This time King George V approved Canada's arms proposal; the College of Arms, which had been outflanked, was called upon to prepare the warrant. Now, the Herald preparing the arms did Canada a considerable favour. Instead of specifying leaves that were "green," as the Order-in-Council had requested, he specified leaves that were "proper." Proper means in its natural colours, and this allowed the green preferred at that time, but left the door ajar for others to correct the inconsistencies.

On November 21, 1921, King George V signed the Royal Proclamation that gave Canada the arms it sought. However, the story did not end there. In the ensuing years, the arms were widely used not only to represent Canada formally on governmental flags, money, buildings, documents, medals and stationary, but also to represent Canadians informally on popular plaques, china, broaches, and postcards. While there were stylistic changes in the representation, the leaves were almost exclusively depicted as green.

Yet there was early recognition that a mistake had been made. In 1939, a Battle Flag was approved; based on the Proclamation of Canadian Arms, it displayed a sprig of three red leaves. Similarly, the Canadian Army Badge, adopted in 1947, showed a sprig of three red leaves. Indeed, red leaves began to appear elsewhere, largely as a result of the work of the Canadian heraldic artist, Alan B. Beddoe. For quite a number of years after the war, he had been required to depict the arms in work for the government, and he had always shown the leaves as red for he felt that the proclamation of 1921, properly interpreted, called for red leaves.

At Alan Beddoe's urging, the official depiction of the Arms of Canada was revised. Among the changes announced on October 8, 1957, was a change in the colour of the leaves from green to red. Further, the female harp was replaced by the simpler and more ancient celtic harp, and, at the Queen's request, the crown with the raised arches, often called the Tudor crown, was replaced with Saint Edward's crown with its depressed arches. These and other small changes resulted in an even more effective and beautiful design than the 1921 version.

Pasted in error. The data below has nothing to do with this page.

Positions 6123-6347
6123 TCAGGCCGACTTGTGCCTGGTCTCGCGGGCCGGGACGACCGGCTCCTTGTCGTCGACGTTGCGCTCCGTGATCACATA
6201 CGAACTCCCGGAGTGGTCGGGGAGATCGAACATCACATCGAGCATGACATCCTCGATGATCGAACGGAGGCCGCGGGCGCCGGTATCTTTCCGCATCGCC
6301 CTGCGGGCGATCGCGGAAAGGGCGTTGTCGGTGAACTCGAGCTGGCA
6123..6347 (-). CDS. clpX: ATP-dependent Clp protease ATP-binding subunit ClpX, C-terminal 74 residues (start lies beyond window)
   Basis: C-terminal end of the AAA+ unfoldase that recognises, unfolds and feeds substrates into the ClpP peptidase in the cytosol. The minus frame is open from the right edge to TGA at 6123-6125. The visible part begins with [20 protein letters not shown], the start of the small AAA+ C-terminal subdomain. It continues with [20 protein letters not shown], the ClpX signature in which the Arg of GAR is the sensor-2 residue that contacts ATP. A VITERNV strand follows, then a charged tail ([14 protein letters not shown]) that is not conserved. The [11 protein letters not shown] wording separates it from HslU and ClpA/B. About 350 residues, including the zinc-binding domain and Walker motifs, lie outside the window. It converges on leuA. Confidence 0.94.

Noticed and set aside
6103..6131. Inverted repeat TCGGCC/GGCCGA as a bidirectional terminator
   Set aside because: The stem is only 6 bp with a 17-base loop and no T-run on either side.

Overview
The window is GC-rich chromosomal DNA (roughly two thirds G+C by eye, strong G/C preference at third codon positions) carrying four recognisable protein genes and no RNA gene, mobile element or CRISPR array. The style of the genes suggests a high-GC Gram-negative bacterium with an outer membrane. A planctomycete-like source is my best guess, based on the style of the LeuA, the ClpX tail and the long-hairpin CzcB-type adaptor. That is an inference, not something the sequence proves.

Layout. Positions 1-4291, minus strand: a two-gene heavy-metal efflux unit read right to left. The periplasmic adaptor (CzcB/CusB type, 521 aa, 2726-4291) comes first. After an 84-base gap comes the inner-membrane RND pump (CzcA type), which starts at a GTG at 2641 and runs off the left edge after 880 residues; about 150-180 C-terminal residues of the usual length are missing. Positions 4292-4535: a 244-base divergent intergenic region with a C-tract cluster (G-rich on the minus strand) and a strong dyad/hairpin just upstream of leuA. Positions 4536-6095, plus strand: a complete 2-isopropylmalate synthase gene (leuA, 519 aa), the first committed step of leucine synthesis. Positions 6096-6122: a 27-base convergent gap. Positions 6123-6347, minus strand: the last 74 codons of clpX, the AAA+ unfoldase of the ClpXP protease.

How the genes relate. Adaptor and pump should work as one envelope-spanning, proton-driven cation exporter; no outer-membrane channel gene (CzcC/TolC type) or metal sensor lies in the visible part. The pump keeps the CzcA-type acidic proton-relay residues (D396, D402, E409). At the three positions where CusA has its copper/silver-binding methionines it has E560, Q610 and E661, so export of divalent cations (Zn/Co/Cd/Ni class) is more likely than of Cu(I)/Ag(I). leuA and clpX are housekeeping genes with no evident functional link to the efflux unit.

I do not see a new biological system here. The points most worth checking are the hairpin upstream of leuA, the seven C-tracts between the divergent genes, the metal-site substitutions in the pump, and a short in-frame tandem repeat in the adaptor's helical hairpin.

This is the chapter on National Symbols from the book,
The Flags of Canada, by Alistair B. Fraser.
This work is copyrighted. All rights reserved.



1. Alan Fotheringham, Capitol Offences (Toronto: Key Porter, 1986), p. 70.

2. The Arms of Canada: 1921 (Ottawa: Secretary of State, 1921, 1923), p. 6. This pamphlet was published without attribution of any kind. However, the Secretary of State File No. 1156 reveals that its author was Lt.-Col. C.F. Hamilton, who was at the time the Assistant Comptroller and Accountant for the RCMP.

3. John Ross Matheson, Canada's Flag: A Search for a Country (Boston G.K. Hall, 1980), p. 7.

4. See also a discussion of the relation between arms and flags by Whitney Smith, "An Antipodean Dilemma," Crux Australis, I, 4 (1984), p. 28.

5. Conrad Swan, Canada: Symbols of Sovereignty (Toronto: U. of Toronto, 1977), p. 217.

6. Horace Martin, Castorologia (Montréal: Drysdale, 1892), p. 198.

7. Robert Finch, "Silent Parables," Canadian Forum, LXIV, 744 (December, 1984). Reprinted in Flagscan, 3, 9 (Spring, 1988), pp. 8-15.

8. Matheson, Canada's Flag, p. 23.

9. Matheson, Canada's Flag, p. 116.

10. Bruce Peel, "Emblems of Canada," The Canadian Encyclopedia (Edmonton: Hurtig, 1985), pp. 565-69.

11. Jean-C. Bonenfant and Jean-C. Falardeau, "Cultural and Political Implications of French-Canadian Nationalism," Canadian Historical Association Report (1946), pp. 56-71. Reprinted in Ramsay Cook, ed. French-Canadian Nationalism, An Anthology (Toronto: Macmillan, 1969).

12. Jacques Archambault and Eugénie Lévesque, Le Drapeau Québécois (Québec: Éditeur officiel du Québec, 1978), p. 16.

13. Bruce Peel, "Emblems of Canada," The Canadian Encyclopedia (Edmonton: Hurtig, 1985), pp. 565-69.

14. Henry Scadding, Toronto of Old (Toronto, 1873), pp. 774-78.

15. G.F.G. Stanley, The Story of Canada's Flag (Toronto: McGraw-Hill Ryerson, 1965), p. 23.

16. Swan, Canada: Symbols of Sovereignty, pp. 161, 101.

17. Much of the material in this section is based upon two sources: the Secretary of State Department File No. 1156, and Chapter 2, "Canada Obtains Arms," of John Ross Matheson's book Canada's Flag (Boston: Hall, 1980) or (Belleville Ontario: Mika, 1986). Matheson's book should be consulted for further detail.

18. Matheson, Canada's Flag, p. 52.

19. One of the people in Toronto with whom Pope corresponded on the subject was E.M. Chadwick, K.C. the senior partner of Messrs. Fasken, Robertson, Chadwick and Sedgewick. The interesting role Chadwick played in establishing provincial arms and ensign badges is told in the chapter on ensigns.

20. Matheson, Canada's Flag, p. 248.


This is the chapter on National Symbols from the book,
The Flags of Canada, by Alistair B. Fraser.
This work is copyrighted. All rights reserved.